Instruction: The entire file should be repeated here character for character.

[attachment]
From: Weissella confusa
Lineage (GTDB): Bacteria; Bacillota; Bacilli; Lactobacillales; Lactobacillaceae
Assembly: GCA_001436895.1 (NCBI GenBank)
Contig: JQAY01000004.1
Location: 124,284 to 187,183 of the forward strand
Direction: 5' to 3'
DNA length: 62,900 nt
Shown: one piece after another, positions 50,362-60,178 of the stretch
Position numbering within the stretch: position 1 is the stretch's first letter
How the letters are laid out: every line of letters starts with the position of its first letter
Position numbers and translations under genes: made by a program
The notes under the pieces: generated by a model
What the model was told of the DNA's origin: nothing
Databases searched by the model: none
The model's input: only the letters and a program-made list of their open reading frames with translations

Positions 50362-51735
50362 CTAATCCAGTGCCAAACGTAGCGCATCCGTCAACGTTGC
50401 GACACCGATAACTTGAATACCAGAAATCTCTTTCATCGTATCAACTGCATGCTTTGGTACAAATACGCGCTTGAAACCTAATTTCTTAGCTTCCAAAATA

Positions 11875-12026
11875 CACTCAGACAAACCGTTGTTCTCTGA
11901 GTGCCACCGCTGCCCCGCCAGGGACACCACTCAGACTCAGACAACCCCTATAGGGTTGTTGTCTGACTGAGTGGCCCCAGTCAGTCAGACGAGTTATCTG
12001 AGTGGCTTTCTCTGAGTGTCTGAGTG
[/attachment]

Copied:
From: Weissella confusa
Lineage (GTDB): Bacteria; Bacillota; Bacilli; Lactobacillales; Lactobacillaceae
Assembly: GCA_001436895.1 (NCBI GenBank)
Contig: JQAY01000004.1
Location: 124,284 to 187,183 of the forward strand
Direction: 5' to 3'
DNA length: 62,900 nt
Shown: one piece after another, positions 50,362-60,178 of the stretch
Position numbering within the stretch: position 1 is the stretch's first letter
How the letters are laid out: every line of letters starts with the position of its first letter
Position numbers and translations under genes: made by a program
The notes under the pieces: generated by a model
What the model was told of the DNA's origin: nothing
Databases searched by the model: none
The model's input: only the letters and a program-made list of their open reading frames with translations

Positions 50362-51735
50362 CTAATCCAGTGCCAAACGTAGCGCATCCGTCAACGTTGC
50401 GACACCGATAACTTGAATACCAGAAATCTCTTTCATCGTATCAACTGCATGCTTTGGTACAAATACGCGCTTGAAACCTAATTTCTTAGCTTCCAAAATA

Positions 11875-12026
11875 CACTCAGACAAACCGTTGTTCTCTGA
11901 GTGCCACCGCTGCCCCGCCAGGGACACCACTCAGACTCAGACAACCCCTATAGGGTTGTTGTCTGACTGAGTGGCCCCAGTCAGTCAGACGAGTTATCTG
12001 AGTGGCTTTCTCTGAGTGTCTGAGTG